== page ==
Another featured picture of Smuel in army uniform

A close-up picture of "Smuel", but more likely Sholom.

 

 

 

 

The last picture above (a close-up picture of Smuel) does not resemble the other pictures. All the names were labelled on the back of the photographs, and it seems that the last picture above is actually of Smuel’s brother Sholom Toltz.  Below is a picture of the two brothers in uniform, and also a picture of Sholom and his wife, taken in Paris in 1933. Perhaps they both survived the war?  Sholom looks distinctly like my great-grandfather Yitzhak.

 

 

 

 

 

 

 

 

The next picture is of Shlomo Toltz, who migrated to Czechoslovakia sometime after my great-grandfather left for England. These are an unusual set of pictures – mostly family shots, in a distinctly rural environment.

Slomo and his family, in a formally posed photograph

Slomo and his mother, or mother-in-law

A less formal shot of Slomo at the family property.

 

 

 

 

 

 

 

 

 

 

 

 

 

 

 

 

 

 

The last pictures are of Yitzhak’s sister Sorrel, along with a picture of an unknown baby, a possible picture of Slomo (here written as Shleima) in his army uniform, and another unknown adult family member.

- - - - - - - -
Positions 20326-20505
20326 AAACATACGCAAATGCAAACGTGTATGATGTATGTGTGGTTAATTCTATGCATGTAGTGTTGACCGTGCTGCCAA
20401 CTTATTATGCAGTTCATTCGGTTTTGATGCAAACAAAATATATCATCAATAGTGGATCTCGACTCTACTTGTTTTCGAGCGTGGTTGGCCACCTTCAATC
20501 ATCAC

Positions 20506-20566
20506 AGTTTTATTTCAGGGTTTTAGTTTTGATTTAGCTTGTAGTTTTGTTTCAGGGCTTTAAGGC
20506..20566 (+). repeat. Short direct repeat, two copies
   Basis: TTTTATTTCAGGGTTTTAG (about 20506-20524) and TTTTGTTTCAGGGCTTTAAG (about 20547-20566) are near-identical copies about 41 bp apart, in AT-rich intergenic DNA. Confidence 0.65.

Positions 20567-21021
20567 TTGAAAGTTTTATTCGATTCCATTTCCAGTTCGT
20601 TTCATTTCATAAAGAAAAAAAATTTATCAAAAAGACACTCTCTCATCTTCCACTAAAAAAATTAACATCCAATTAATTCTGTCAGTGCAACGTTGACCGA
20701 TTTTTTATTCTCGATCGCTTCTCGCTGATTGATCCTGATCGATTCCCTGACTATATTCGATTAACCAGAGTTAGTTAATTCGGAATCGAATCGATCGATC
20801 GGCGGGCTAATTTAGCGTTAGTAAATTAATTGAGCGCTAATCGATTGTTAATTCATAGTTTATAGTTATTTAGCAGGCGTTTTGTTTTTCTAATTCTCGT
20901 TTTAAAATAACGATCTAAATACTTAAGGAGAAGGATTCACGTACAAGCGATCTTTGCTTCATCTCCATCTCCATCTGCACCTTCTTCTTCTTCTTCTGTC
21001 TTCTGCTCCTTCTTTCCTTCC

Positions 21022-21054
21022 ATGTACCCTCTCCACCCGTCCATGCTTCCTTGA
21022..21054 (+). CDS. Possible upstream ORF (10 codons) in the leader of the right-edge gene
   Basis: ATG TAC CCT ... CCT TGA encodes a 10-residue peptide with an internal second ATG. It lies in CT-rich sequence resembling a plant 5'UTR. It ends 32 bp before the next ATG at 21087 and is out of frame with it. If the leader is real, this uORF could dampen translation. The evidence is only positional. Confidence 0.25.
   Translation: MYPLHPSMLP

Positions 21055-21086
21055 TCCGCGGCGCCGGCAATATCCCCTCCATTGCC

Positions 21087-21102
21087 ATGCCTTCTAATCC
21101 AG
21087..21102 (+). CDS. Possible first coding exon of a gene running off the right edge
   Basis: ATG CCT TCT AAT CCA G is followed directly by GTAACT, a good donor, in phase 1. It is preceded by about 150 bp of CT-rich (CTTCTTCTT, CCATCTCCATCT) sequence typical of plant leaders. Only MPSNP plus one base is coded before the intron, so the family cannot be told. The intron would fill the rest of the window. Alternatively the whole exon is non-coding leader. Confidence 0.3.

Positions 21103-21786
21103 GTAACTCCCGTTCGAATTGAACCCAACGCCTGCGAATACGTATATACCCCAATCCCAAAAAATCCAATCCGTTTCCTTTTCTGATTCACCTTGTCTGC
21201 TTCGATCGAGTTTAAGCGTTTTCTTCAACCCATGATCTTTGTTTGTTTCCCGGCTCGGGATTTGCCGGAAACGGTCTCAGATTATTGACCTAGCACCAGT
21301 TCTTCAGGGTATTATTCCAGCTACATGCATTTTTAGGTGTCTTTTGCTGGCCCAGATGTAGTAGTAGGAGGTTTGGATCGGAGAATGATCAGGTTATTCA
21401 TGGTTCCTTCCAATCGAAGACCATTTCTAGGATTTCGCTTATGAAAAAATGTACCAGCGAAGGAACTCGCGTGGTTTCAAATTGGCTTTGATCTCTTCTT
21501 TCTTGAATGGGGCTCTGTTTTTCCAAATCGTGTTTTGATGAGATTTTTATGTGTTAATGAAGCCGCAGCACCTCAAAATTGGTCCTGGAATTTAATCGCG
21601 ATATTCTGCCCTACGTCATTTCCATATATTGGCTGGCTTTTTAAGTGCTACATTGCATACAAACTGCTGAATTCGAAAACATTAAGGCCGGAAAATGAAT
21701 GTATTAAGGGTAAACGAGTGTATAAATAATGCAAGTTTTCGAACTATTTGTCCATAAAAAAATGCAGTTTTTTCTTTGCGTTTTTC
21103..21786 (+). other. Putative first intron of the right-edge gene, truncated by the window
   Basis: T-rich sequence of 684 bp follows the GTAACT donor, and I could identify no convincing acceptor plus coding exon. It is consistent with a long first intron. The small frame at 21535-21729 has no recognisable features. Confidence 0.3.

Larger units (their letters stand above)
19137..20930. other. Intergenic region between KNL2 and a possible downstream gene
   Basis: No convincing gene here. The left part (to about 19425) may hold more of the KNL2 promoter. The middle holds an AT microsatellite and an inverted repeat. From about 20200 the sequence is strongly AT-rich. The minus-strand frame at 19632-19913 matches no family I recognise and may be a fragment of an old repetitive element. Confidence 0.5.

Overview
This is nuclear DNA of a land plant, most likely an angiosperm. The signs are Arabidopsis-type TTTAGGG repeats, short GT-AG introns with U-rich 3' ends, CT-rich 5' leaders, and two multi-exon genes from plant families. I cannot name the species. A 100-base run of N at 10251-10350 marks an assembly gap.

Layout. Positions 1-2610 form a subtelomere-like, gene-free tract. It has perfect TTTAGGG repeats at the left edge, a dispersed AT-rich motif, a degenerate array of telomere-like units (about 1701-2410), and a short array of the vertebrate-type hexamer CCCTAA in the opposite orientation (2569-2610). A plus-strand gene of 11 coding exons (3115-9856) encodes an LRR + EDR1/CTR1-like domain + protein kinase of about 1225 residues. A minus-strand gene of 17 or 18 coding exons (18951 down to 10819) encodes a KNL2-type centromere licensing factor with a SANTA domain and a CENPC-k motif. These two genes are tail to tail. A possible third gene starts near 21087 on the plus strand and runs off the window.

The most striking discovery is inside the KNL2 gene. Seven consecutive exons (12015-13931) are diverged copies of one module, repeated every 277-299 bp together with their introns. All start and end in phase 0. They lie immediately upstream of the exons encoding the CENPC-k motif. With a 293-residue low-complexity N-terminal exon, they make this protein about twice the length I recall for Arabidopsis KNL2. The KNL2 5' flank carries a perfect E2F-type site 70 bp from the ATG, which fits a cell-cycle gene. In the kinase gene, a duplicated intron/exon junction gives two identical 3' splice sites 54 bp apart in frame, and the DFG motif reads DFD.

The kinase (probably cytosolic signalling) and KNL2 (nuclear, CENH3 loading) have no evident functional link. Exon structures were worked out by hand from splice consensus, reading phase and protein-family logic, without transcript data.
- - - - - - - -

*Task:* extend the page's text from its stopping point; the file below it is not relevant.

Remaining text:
Sister Sorrel on the left

Unknown infant

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Raie Rosenberg’s Egg Salad

“So, you vant to know how to mek Ek Seled?”

Some years ago a group of friends (known by the arcane name of “the Mordies”) initiated our own Pesakh Seder – held usually between 2nd and 5th night. It was based on a traditional Seder, with some fairly queer sensibility thrown into the mix. As well as the usual fare, egg salad was de rigeur for all others sitting around the table, but not for me!

Oy – let me explain something about our regular fare at Pesakh.  Pesakh (Passover) in our family involves the formal food of the Seder (hard boiled eggs, salt water, green vegetable like parsley or rocket, horseradish, matza) and then elements of the traditional Ashkenaz meal.  We begin with gehakte leber (chopped chicken liver with onions) and gehakte beytse (chopped egg and onions) to accompany the extra matza.  Then we have goldene yoykh mit kneydlekh (clear chicken soup with matza balls).  We avoid gefilte fish.  After this is the main meal: usually roast chicken or brisket, roast vegetables, salad, etc.  And then a pareve dessert – usually a fruit based dessert.